Back to Calendar

Sarah Williams – Build IT, Share it Hack it: Using Data for Policy Change(NUVIS)

Big Data will not change the world unless it is collected and synthesized into to tools that generate policy change! The Civic Data Design Lab has develops tools, visualizations, and analysis which helps to facilitate policy change. This talk calls everyone to act on the lab’s motto of Build It, Hack It, Share it by demonstrating projects that build data sets collected from web sites and social media, evaluate that data using machine learning and geoprocessing, and present the results through open source mapping interfaces. The works shows how visualizing data can be a powerful policy tool. The talk will specifically highlight the labs research projects on identifying ghost cities in China using data scrapped from Chinease social media site, developing the first map of Nairobi’s transit system using data build through cell phone, and the development of a tool (CityDigits) that helps youth learn to be data literate.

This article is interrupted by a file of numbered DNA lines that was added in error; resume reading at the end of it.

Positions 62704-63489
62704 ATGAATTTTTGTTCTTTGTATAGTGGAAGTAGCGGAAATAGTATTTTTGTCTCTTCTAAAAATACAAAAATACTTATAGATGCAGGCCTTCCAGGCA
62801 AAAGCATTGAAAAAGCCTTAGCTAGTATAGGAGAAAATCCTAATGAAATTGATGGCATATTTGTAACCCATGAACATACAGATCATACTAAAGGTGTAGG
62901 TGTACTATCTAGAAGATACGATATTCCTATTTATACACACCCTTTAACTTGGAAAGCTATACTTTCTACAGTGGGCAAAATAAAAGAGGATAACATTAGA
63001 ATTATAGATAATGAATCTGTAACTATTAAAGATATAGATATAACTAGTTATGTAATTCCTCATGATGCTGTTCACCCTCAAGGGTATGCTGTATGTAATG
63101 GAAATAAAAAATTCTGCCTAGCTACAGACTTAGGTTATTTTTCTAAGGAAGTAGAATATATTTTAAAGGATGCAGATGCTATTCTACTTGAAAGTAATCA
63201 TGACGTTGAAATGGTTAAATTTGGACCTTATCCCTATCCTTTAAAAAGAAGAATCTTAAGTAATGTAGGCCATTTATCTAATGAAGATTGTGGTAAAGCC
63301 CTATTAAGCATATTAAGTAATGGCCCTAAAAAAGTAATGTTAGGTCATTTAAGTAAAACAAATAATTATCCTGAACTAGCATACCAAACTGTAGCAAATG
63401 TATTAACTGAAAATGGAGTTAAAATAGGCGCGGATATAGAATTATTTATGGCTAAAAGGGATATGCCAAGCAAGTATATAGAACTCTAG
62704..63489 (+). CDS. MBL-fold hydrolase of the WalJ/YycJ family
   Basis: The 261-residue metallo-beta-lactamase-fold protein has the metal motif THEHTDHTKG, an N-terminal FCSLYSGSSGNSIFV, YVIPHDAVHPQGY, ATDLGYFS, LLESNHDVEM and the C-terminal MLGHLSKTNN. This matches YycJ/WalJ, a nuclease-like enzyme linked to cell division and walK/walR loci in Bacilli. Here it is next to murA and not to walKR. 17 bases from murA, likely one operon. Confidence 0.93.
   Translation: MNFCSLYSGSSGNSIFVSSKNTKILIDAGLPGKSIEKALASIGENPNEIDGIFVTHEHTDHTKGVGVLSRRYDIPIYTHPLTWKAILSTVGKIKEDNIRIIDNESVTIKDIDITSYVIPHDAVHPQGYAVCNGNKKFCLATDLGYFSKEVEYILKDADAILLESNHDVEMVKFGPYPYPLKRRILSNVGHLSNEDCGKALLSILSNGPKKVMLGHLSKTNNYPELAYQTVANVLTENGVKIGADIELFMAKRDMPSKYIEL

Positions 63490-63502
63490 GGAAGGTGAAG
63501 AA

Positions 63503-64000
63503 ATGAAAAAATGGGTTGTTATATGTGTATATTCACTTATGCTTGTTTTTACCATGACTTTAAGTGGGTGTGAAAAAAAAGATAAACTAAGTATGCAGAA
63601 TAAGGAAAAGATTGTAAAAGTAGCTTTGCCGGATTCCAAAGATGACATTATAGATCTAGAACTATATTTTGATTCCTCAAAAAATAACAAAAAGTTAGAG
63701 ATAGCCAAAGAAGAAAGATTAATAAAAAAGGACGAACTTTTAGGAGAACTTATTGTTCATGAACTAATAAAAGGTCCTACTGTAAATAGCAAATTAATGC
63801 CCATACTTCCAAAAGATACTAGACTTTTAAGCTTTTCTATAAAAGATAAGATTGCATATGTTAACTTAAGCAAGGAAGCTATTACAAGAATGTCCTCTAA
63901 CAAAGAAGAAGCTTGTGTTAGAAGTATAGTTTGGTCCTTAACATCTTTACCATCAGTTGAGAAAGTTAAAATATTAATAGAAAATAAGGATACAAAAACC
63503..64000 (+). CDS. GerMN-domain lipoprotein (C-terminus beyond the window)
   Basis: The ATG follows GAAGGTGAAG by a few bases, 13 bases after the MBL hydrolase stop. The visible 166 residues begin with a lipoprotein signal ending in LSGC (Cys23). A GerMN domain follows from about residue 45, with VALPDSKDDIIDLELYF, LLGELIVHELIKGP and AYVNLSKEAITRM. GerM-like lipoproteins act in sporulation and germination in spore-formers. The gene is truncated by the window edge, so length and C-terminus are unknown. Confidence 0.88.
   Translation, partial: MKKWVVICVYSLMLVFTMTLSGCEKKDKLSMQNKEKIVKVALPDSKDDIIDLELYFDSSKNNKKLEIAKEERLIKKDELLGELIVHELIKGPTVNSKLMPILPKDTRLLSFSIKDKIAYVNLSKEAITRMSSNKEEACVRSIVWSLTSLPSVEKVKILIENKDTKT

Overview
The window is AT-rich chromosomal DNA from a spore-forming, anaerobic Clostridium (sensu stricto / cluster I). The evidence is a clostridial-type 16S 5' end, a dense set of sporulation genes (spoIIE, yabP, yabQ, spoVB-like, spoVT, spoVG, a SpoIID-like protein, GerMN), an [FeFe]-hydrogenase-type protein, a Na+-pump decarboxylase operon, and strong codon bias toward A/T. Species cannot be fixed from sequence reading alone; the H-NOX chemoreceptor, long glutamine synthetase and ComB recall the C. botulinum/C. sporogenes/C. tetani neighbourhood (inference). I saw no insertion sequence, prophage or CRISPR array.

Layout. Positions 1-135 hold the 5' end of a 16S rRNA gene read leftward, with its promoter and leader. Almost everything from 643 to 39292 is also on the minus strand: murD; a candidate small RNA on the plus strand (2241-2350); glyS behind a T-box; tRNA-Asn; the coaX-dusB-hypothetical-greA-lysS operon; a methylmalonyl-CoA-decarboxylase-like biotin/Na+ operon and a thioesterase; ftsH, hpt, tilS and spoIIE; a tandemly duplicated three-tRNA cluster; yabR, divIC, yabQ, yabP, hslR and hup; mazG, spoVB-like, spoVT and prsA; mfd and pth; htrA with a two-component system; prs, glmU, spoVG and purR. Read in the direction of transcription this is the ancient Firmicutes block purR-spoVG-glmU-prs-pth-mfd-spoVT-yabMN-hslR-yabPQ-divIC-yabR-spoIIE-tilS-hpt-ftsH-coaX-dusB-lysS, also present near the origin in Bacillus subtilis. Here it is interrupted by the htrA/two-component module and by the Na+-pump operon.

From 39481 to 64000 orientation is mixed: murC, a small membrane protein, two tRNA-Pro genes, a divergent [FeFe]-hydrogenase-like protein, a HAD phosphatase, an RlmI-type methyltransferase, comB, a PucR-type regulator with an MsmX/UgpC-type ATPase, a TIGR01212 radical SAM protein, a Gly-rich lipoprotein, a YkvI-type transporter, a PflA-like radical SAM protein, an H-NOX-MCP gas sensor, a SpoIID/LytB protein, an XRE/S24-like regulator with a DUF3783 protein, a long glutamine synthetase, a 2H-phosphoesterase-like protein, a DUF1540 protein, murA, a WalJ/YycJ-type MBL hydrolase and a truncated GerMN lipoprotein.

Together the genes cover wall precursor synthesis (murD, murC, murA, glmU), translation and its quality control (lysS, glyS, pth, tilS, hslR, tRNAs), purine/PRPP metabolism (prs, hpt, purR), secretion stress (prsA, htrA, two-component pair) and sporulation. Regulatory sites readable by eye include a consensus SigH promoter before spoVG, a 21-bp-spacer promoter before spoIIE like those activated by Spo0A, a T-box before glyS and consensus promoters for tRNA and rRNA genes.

Sarah Williams is currently an Associate Professor of Technology and Urban Planning. She also is Director of the Civic Data Design Lab at MIT’s School of Architecture and Planning. The Civic Data Design Lab works with data, maps, and mobile technologies to develop interactive design and communication strategies that expose urban policy issues to broader audiences. Trained as a Geographer (Clark University), Landscape Architect (University of Pennsylvania), and Urban Planner (MIT), Williams’s work combines geographic analysis and design. Before coming to MIT, Williams was Co-Director of the Spatial Information Design Lab at Columbia University’s Graduate School of Architecture Planning and Preservation (GSAPP). Her design work has been widely exhibited including work in the Guggenheim, the Museum of Modern Art (MoMA), and the Cooper Hewitt Museum in New York City. Williams has won numerous awards including being named top 25 planners in the technology and 2012 Game Changer by Metropolis Magazine. Her work is currently on view in the Museum of Modern Art (MoMA) and the Seoul Biennale Cities Exhibition in Korea.